The spring season at Derby Playhouse includes the British premiere of the La Boite Theatre Company production of Johnno, adapted and directed by Stephen Edwards, from the novel by David Malouf, the story of two friends in Brisbane Australia, their pilgrimage to London, and their return home, in the 1940s and 1950s, opening on 8th March; Merrily We Roll Along, music and lyrics by Stephen Sondheim, book by George Furth, based on the play by George Kaufman and Moss Hart, following the career of a Broadway musical writing team from its zenith back to its origins, directed by Karen Louise Hebden, opening on 19th April; and Shakespeare's As You Like It, directed by David Freeman, opening on 31st May.

The Tangram Theatre Company's Edinburgh Fringe hit Crunch! will play a season at the Arts Theatre near Leicester Square, from 28th March to 14th April. A devised theatre piece, based on an original script by director Daniel Goldman, it uses physical theatre, songs, puppetry and storytelling to explore factual and fictional apples through history, from William Tell to Isaac Newton.

Australian Dance Theatre has just opened a national performing Held, a fusion of photography, fashion and dance, which continues until 31st March. Gary Stewart's choreography for punk style dancers is captured and frozen in 1/2000 of a second by Lois Greenfield's photography, and projected instantaneously onto screens around the stage, creating a dynamic between the moving and still images.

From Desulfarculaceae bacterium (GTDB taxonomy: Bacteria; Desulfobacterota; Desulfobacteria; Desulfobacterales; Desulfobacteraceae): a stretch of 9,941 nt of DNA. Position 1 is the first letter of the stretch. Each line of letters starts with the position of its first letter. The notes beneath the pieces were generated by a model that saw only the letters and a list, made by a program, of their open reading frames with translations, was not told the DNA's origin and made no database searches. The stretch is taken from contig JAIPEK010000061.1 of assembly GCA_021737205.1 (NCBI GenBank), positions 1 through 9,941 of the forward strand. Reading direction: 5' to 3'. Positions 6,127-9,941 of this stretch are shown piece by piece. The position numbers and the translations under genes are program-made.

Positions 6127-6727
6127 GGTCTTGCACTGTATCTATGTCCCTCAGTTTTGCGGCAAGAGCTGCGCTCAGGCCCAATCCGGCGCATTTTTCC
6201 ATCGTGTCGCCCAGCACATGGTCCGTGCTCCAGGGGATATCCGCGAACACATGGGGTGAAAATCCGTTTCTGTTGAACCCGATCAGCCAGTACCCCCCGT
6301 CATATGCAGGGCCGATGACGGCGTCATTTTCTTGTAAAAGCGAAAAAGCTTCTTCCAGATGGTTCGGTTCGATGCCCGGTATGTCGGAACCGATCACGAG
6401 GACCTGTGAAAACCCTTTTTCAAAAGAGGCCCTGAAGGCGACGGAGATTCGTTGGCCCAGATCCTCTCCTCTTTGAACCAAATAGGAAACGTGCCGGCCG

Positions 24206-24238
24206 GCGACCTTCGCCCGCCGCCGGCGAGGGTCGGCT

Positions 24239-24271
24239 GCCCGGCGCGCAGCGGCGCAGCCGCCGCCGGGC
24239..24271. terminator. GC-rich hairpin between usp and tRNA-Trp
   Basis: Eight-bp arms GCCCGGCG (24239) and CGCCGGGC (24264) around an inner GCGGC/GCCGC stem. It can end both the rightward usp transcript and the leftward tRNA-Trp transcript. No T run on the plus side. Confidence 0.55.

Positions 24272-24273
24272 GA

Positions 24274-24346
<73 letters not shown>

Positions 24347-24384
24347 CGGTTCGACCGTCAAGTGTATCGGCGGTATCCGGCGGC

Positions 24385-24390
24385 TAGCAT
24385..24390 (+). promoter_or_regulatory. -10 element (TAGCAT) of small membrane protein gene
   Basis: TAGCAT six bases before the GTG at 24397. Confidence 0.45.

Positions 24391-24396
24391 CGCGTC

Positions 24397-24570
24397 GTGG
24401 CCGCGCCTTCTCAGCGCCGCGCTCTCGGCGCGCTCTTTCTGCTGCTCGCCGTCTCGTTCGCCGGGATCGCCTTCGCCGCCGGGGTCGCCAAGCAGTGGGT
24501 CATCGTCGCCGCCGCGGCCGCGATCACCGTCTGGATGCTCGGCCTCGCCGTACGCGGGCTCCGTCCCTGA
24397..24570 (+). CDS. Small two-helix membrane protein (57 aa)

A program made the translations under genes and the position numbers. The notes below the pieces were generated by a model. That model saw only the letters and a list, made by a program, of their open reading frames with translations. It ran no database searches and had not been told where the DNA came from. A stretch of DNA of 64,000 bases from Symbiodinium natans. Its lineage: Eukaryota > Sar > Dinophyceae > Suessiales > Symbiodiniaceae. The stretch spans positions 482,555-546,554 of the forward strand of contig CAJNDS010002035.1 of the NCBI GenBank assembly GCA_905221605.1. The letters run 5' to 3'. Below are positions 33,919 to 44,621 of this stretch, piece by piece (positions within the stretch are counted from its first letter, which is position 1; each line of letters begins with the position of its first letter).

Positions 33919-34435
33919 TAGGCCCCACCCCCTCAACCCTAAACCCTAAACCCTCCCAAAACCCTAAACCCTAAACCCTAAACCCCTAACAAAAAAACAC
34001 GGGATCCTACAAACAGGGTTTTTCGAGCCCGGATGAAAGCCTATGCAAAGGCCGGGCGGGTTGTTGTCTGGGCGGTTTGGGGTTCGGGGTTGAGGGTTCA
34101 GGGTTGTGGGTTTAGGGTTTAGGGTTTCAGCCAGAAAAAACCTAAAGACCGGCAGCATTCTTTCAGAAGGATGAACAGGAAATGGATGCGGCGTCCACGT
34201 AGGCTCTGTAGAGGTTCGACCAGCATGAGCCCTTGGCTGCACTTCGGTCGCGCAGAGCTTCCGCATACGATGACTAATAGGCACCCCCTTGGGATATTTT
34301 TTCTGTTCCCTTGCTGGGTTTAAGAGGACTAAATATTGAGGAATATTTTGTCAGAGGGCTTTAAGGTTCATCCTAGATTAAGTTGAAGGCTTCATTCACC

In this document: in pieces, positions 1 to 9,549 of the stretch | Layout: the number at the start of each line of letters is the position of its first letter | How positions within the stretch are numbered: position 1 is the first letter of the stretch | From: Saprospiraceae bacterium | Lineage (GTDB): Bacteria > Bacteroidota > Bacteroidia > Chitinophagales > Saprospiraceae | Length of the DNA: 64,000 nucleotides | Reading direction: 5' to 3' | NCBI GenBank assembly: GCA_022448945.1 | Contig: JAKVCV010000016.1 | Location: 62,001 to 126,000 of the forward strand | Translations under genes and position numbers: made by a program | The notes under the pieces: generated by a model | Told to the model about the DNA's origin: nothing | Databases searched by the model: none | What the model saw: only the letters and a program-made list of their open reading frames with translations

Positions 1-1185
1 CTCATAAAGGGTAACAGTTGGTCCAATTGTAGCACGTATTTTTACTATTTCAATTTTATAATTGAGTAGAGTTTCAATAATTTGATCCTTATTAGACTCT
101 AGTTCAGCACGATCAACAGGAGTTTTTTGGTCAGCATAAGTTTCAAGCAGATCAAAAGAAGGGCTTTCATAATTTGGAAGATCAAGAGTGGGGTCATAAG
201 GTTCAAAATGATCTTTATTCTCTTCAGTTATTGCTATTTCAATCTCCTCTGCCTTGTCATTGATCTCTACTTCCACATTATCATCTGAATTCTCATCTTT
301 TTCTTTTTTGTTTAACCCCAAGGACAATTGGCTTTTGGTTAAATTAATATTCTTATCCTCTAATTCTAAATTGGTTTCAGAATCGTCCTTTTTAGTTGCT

The musical Days Of Hope, book by Renata Allen, music by Howard Goodall, with David Burt, Siobhan McCarthy, Aimie Atkinson, Simon Thomas, Matt Cross, James Russell and Victoria Yeates, directed by Russell Labey, with musical staging by Tara Wilkinson, will open at the King's Head Theatre in Islington on 21st March. It tells the story of a family caught up in the Spanish Civil War. The producers are Milton Morrissey Productions in association with Andy Barnes Productions, Jason Haigh Ellery, Sally Humphreys and Cole Kitchenn.

The Rumour Machine says: that the Jule Styne-Bob Merrill stage adaptation of Billy Wilder's 1959 film Some Like It Hot, will return to the West End in the autumn, directed by Jerry Zaks; that choreographer Gillian Lynne and Jill Arlon are working on a dance show, Dancing The Night Away, which will feature couples dancing, 'Fred and Ginger' style; and that after many roumours in the past, Andrew Lloyd Webber is now seriously considering writing a sequel to The Phantom Of The Opera. The Rumour Machine grinds on.